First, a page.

Haunted Myrtles Plantation, plus history of slavery on Louisiana plantations.
This picture was taken at Myrtles Plantation by the current owners. Some people claim that the shadowy image standing between the two buildings (behind the third pillar from the left) is the ghost of Chloe. Do you see her?
Our story is just one of many adaptations circulating around about the mysterious happenings at Myrtles Plantation. If you’d like to hear the true story, or perhaps experience the hauntings for yourself, why don’t you pay Myrtles a visit?
Myrtles Plantation is located on the outskirts of tiny St. Francisville, Louisiana. St. Francisville claims to have more haunted plantations per capita than any other Southern city. While the current owners operate the plantation primarily as a bed and breakfast, they are quite willing to promote the house’s haunted past. In fact, they offer special “Mystery Tours” on weekend nights. Contact information for Myrtles Plantation is located at the bottom of this page.
While the story of Chloe and Judge Woodruffe is certainly the most popular legend to come out of Myrtles, there have been at least 10 homicides and suicides on the plantation during its history. As a result, many more ghosts are rumored to haunt the property.
Why does Myrtles Plantation have such a checkered past? Some believe it is because the original owner, David Bradford, built Myrtles on top of some Tunica Indian burial mounds. Bradford fled to what was then West Feliciana (Spanish territory) from Pennsylvania after a price was put on his head due to his leadership in the 1794 Whiskey Rebellion. He died in 1817, and the property was passed on to different people, including his daughter, Sara Matilda. Whether Bradford knowingly built the home on the Indian mounds is debatable.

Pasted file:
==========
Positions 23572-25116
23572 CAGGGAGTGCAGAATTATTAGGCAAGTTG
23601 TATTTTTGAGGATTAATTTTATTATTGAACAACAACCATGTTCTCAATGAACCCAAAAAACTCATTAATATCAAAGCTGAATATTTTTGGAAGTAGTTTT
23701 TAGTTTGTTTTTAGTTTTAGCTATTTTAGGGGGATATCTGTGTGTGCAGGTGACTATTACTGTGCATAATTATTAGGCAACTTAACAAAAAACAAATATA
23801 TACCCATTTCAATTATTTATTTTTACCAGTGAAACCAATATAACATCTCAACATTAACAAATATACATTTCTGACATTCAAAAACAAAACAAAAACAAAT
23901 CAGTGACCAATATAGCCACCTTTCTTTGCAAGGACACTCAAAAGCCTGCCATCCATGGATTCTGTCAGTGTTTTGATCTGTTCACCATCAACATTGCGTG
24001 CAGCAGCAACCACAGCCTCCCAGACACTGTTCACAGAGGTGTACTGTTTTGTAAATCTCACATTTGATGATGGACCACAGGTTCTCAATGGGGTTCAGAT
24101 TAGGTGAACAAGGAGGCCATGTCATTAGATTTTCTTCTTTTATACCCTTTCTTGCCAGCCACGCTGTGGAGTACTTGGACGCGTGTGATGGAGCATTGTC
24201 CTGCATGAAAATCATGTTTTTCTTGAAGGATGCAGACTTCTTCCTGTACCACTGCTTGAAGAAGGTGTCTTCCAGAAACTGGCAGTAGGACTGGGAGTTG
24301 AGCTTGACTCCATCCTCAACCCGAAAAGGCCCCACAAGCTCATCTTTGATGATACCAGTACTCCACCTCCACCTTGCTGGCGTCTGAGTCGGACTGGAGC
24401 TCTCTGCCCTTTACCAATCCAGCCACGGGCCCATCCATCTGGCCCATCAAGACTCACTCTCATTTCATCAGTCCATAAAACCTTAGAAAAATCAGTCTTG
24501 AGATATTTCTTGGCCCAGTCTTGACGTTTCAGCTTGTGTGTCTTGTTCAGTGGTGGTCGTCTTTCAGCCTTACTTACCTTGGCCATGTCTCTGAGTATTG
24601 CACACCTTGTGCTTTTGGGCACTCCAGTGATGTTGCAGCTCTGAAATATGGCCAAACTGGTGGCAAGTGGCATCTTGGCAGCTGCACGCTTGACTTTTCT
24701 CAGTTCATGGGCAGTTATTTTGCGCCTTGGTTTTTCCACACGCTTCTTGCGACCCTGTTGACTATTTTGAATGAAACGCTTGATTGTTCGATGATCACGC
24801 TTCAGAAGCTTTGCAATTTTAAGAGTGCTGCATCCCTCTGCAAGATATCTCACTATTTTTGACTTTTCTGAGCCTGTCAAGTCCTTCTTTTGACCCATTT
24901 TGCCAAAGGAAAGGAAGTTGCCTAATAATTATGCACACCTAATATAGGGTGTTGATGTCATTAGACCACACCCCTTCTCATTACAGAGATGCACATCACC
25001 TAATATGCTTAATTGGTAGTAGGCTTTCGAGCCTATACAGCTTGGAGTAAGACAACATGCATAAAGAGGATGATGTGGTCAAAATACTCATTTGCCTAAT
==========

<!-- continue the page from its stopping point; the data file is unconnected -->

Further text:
For more information on Myrtles Plantation, including how you can see the ghosts for yourself, visit their official site.
The family plantation was a huge part of the Southern economy before the Civil War, and Louisiana was certainly no exception. By 1850, nearly two-thirds of America’s millionaires were planters on the Great River Road that ran between New Orleans and Natchez, Mississippi.
Plantation life began in the early 1700s when Louisiana was a French colony. The French originally tried to populate the colony by emptying its jails, but soon discovered that a safer method was to offer large tracks of land to those who could bring in laborers to farm it.
When laborers could not be found, slaves from Africa and the West Indies were brought in. Slaves were shipped into New Orleans, where they were kept in pens while the various plantation owners inspected them. Once they were selected – and typically separated from their families – they were transported to the fields. They were driven hard on the plantations by drivers with whips – typically another slave who was observed by an armed white overseer. The slaves lived in small cabins on the plantation grounds, sleeping on rough blankets and eating a monotonous dinner of corn meal and pork. It is estimated that nearly 140,000 slaves were working in Louisiana by 1840.
In the 1790s, the invention of the cotton gin and the discovery of a method to granulate sugar led to a boom in family-owned plantations. The rich soil along the banks of the Mississipi River in south Louisiana was perfect for growing sugar cane, while cotton was king in north Louisiana.
By the time the Civil War erupted over the South, Louisiana had 1600 plantations in operation, with approximately 50 slaves working on each. The planters were powerful men, and dominated Louisiana’s political life from 1812 to the early 20th century. Because Louisiana didn’t face the widespread destruction that states like Georgia did during the Civil War, many of the old plantation homes remain standing to this day.
Perhaps due to bizarre family histories, or the daily misery faced by the slaves, there are numerous ghost stories connected to the Louisiana plantations. But at the very least, they serve as vivid reminders of Southern economic pride, and human shame.
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